Tips:

  • Adjust the weights of the keywords if you don’t see the effect.
  • Regional prompting doesn’t work 100% of the time. Prepare to generate more and cherry-pick.

Control light with ControlNet

Nowadays, any tutorial is not complete without mentioning ControlNet… So here you go!

This method allows you to control illumination precisely.

You will need the ControlNet extension installed. Follow this tutorial to install.

Txt2img settings

On the txt2img page, generate an image as usual.

Pick an image you want to add lighting to.

Save it to your local Storage (We will need it later for ControlNet).

Press Send to img2img.

Img2img settings

Your prompt, negative prompt, image size, and seed value are now ported to the img2img page.

On the img2img page, navigate to the ControlNet section.

Upload the image you just saved to ControlNet Unit 0.

Use the following settings.

  • Enable: Yes
  • Pixel Perfect: Yes
  • Allow preview: Yes
  • Control Type: Depth
  • Preprocessor: depth_zoe
  • Model: control_xxxx_depth
  • Control Weight: 0.6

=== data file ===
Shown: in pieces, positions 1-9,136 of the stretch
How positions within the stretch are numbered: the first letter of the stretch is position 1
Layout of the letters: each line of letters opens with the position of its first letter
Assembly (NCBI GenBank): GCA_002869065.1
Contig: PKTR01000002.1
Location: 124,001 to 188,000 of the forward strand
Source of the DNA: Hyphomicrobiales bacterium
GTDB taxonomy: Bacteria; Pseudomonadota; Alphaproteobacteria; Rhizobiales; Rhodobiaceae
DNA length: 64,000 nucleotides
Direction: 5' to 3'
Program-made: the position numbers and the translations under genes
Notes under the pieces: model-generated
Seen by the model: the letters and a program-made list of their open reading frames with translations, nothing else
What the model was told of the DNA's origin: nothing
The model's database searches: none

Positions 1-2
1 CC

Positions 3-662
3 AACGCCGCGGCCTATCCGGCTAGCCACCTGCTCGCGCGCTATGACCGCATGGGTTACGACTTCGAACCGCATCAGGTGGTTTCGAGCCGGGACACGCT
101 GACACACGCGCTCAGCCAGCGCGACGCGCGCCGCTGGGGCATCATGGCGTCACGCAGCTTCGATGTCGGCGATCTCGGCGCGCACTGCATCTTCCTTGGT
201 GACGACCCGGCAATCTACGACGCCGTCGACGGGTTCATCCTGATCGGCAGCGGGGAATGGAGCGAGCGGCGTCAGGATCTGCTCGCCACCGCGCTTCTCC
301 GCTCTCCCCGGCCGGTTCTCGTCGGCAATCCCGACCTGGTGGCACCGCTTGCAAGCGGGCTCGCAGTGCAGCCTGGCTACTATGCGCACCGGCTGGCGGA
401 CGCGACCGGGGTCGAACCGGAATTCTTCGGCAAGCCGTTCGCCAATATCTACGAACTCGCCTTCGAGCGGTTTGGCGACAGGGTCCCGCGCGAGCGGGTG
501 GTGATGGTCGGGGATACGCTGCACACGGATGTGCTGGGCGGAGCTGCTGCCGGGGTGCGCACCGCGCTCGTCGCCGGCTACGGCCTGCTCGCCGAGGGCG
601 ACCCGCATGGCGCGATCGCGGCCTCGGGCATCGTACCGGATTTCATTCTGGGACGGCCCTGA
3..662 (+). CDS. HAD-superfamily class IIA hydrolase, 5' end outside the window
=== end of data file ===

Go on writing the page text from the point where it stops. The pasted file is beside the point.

Scroll up to the img2img canvas. Remove the image.

We will use the following image to control lighting. This image specifies a spotlight near the top.

Upload this image to the img2imag canvas.

Set the resize mode to Just Resize.

Set denoising strength to 0.95.

Press Generate.

You should get images with the light source on top.

You can zoom in on a region of the img2img canvas using the Edit Tool (the pencil icon) in the top right corner.

After clicking the pencil icon, drag the corner of the highlighted region to resize. There’s currently a bug in this tool. You may need to do it twice.

For example, the screenshot below shows the same image was cropped so that the light source is on the top left.

See the face and the left-hand side of the hat is lit up more than the previous image.